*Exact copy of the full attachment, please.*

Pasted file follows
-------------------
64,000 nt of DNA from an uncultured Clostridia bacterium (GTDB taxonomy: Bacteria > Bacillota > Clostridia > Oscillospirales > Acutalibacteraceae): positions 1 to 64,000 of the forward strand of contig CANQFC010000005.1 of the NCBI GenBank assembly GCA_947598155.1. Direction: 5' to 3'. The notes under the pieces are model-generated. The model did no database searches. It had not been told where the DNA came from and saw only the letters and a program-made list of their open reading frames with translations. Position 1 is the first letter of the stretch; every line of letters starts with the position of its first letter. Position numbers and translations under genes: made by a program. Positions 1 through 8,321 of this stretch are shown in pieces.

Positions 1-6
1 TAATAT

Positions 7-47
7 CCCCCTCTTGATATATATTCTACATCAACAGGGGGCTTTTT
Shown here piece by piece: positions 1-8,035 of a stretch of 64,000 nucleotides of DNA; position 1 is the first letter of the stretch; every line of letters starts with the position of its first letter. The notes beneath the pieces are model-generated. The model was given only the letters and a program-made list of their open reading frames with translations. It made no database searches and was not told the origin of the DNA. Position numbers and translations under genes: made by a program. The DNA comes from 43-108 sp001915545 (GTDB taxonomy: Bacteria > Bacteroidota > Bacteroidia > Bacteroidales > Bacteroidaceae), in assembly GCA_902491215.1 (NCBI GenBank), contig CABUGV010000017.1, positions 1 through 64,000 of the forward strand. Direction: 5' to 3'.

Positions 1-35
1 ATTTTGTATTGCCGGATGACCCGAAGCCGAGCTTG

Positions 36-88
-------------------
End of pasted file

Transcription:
64,000 nt of DNA from an uncultured Clostridia bacterium (GTDB taxonomy: Bacteria > Bacillota > Clostridia > Oscillospirales > Acutalibacteraceae): positions 1 to 64,000 of the forward strand of contig CANQFC010000005.1 of the NCBI GenBank assembly GCA_947598155.1. Direction: 5' to 3'. The notes under the pieces are model-generated. The model did no database searches. It had not been told where the DNA came from and saw only the letters and a program-made list of their open reading frames with translations. Position 1 is the first letter of the stretch; every line of letters starts with the position of its first letter. Position numbers and translations under genes: made by a program. Positions 1 through 8,321 of this stretch are shown in pieces.

Positions 1-6
1 TAATAT

Positions 7-47
7 CCCCCTCTTGATATATATTCTACATCAACAGGGGGCTTTTT
Shown here piece by piece: positions 1-8,035 of a stretch of 64,000 nucleotides of DNA; position 1 is the first letter of the stretch; every line of letters starts with the position of its first letter. The notes beneath the pieces are model-generated. The model was given only the letters and a program-made list of their open reading frames with translations. It made no database searches and was not told the origin of the DNA. Position numbers and translations under genes: made by a program. The DNA comes from 43-108 sp001915545 (GTDB taxonomy: Bacteria > Bacteroidota > Bacteroidia > Bacteroidales > Bacteroidaceae), in assembly GCA_902491215.1 (NCBI GenBank), contig CABUGV010000017.1, positions 1 through 64,000 of the forward strand. Direction: 5' to 3'.

Positions 1-35
1 ATTTTGTATTGCCGGATGACCCGAAGCCGAGCTTG

Positions 36-88